In this regard, Bogotá is no different to any other metropolis (a few barrios excepted). Anonymous, insignificant faces abound.
|This Smoak is on fire ...|
Via his Facebook page Personajes de Bogotá (literally 'Characters of Bogotá'), he has been introducing us to the everyday characters around the city. The format is quite simple: a photo or two of the people in focus followed by a brief background blurb of their life story, in both English and Spanish.With more than 7,000 likes on his page so far, Smoak's virtual photo biography certainly seems to have found a niche.
The idea to create it partly came from the hugely popular Humans of New York, a Facebook page that has almost 18 million likes.
Another spark came from Smoak — whose previous humanitarian work has taken him to a host of developing countries — just being here in Bogotá itself. "I walk everywhere in the city. There are millions of people and I get a sense there's not much camaraderie, especially between classes and neighbourhoods", he explains. "I thought this (personajes) is a good way to humanise and connect races, classes, jobs, artistic communities, businesses — anything — and to say we all have a story."
While he tries to accommodate all sections of society on his page, he does reveal that some Bogotanos are more difficult to feature than others. "The higher up the socio-economic ladder I get, the more people say no." He acknowledges that security concerns in a city obsessed with such things, in many instances for sound reasons, probably play a factor in that. The fact that he’s a well-built man with a foreign face might also mitigate against him. Yet a few seconds in his company for anyone who might initially be intimidated and you'll find he's very much of the gentle variety.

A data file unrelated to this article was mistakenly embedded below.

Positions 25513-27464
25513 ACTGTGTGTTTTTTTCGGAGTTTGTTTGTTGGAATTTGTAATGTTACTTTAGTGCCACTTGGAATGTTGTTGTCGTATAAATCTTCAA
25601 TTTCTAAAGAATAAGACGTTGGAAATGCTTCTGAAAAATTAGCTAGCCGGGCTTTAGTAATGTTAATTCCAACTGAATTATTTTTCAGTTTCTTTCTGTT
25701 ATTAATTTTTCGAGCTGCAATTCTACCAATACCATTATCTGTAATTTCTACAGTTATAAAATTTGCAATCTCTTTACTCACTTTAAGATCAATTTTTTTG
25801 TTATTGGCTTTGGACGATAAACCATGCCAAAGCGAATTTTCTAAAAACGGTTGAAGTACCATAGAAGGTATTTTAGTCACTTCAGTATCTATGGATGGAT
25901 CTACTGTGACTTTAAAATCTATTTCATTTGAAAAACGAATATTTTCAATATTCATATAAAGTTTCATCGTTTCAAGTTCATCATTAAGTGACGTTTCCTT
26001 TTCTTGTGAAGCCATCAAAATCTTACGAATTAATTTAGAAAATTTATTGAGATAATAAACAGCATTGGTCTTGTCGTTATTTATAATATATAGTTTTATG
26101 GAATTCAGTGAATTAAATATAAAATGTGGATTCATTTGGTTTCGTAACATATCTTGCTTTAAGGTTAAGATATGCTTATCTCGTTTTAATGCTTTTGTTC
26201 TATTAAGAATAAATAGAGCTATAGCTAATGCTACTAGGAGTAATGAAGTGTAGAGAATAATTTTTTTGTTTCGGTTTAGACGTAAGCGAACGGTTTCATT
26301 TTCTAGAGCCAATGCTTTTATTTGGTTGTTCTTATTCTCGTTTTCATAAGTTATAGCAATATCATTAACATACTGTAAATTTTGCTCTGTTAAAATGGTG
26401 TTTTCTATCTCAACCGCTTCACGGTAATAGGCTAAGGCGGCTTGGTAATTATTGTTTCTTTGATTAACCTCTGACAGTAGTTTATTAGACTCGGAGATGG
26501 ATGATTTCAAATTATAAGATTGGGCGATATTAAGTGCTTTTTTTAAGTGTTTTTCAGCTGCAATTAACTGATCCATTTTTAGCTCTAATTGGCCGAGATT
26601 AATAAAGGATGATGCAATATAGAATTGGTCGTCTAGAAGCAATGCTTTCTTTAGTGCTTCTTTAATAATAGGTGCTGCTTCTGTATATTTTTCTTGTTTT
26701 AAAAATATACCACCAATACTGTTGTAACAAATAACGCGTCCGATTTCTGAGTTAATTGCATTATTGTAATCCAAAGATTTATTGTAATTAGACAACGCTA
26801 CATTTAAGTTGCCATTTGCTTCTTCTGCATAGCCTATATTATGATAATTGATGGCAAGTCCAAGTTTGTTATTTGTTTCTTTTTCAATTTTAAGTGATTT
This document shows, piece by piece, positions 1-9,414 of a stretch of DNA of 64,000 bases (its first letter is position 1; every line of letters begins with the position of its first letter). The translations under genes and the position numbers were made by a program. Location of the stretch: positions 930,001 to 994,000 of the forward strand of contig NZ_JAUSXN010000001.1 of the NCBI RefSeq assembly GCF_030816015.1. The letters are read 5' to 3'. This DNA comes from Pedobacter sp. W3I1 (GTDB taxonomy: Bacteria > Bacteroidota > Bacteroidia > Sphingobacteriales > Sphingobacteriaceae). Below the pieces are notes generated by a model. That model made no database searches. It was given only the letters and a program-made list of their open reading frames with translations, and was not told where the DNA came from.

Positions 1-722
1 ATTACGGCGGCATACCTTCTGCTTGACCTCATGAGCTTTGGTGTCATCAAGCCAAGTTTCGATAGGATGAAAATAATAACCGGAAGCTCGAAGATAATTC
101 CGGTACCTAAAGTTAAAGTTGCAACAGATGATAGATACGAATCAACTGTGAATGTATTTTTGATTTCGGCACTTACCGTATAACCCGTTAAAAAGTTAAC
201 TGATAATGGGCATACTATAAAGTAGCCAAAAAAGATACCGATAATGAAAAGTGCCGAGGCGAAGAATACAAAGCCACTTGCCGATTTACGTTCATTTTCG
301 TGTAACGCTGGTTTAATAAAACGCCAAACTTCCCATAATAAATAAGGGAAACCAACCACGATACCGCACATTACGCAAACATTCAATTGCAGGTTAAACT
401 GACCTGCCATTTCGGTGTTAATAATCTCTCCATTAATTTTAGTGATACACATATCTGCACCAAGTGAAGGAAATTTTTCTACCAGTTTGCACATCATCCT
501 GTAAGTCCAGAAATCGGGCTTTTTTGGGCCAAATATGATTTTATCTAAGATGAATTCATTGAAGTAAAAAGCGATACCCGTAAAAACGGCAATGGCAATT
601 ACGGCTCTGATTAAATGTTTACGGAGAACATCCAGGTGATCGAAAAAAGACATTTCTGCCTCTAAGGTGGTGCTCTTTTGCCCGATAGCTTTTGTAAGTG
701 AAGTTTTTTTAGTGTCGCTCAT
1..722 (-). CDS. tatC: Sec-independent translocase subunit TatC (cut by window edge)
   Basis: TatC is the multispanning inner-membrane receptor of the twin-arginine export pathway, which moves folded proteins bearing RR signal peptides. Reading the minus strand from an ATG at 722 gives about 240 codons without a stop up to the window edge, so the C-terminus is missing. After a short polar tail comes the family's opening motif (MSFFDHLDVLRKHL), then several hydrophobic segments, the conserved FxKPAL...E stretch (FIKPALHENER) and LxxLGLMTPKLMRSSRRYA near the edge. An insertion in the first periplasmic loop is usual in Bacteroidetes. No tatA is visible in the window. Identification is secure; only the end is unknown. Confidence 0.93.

Smoak's own life story has been quite the adventure. At three months of age his parents left their Virginia home to come to Colombia to work with a charity organisation that helped indigenous communities (it wasn't from nowhere he gained his charitable qualities). The country's secluded plains, in the department of Meta, were to be the family home for the next 17 years.
So while he isn't 'officially' Colombian, the country is another home to him in many ways. Yet, as he puts it, with such a background, one almost falls between two stools as to where home is: "Here, when I was growing up I was the 'gringo' and then when I went to the United States I was the strange kid from Colombia. In some sense when you're multicultural you don't have a true home; or they're both home."
Until this latest return to Colombia three years ago, the majority of his adult life was spent in the US, where he married and fathered four children. Images of a 'settled' life that might portray, but it was far from that. As a university student in Chicago he took a group of his peers to Honduras to install a potable water system in an isolated mountain village. "I did that because I was frustrated returning to the United States with so many people who were not socially and culturally aware of the world."
Out of that frustration emerged a future career where he continued to take university students to help out less well-off communities all over the globe. Countries that have benefitted from his humanitarian work include China, Honduras, India, Pakistan, the Philippines as well as the aforementioned Honduras.
Coming back to Colombia hadn't really been on the cards but a job offer that he just couldn't refuse saw him return. Unfortunately, that employment fell through. Not only that, but after setting up a photo studio he had the misfortune of having his top-of-the-range camera stolen last year. Despite these blows, he has set about making the country home again, be that temporary or otherwise. In fact, he has tinkered with the idea of doing here in Colombia the same non-profit, humanitarian work that he did elsewhere.
As for Personajes de Bogotá, the future goal is to publish a book with a collection of the best characters and their stories he has featured on the Facebook page. In the meantime, keep your eyes peeled for the affable Smoak traversing Bogotá's streets, camera in hand. Don't be shy guys, he's just trying to make the world a friendlier, more inclusive place.
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